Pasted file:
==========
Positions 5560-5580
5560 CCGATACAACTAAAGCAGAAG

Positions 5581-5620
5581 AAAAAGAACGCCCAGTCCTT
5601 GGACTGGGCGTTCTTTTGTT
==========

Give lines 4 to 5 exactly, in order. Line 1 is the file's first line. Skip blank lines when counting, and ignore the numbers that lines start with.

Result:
5581 AAAAAGAACGCCCAGTCCTT
5601 GGACTGGGCGTTCTTTTGTT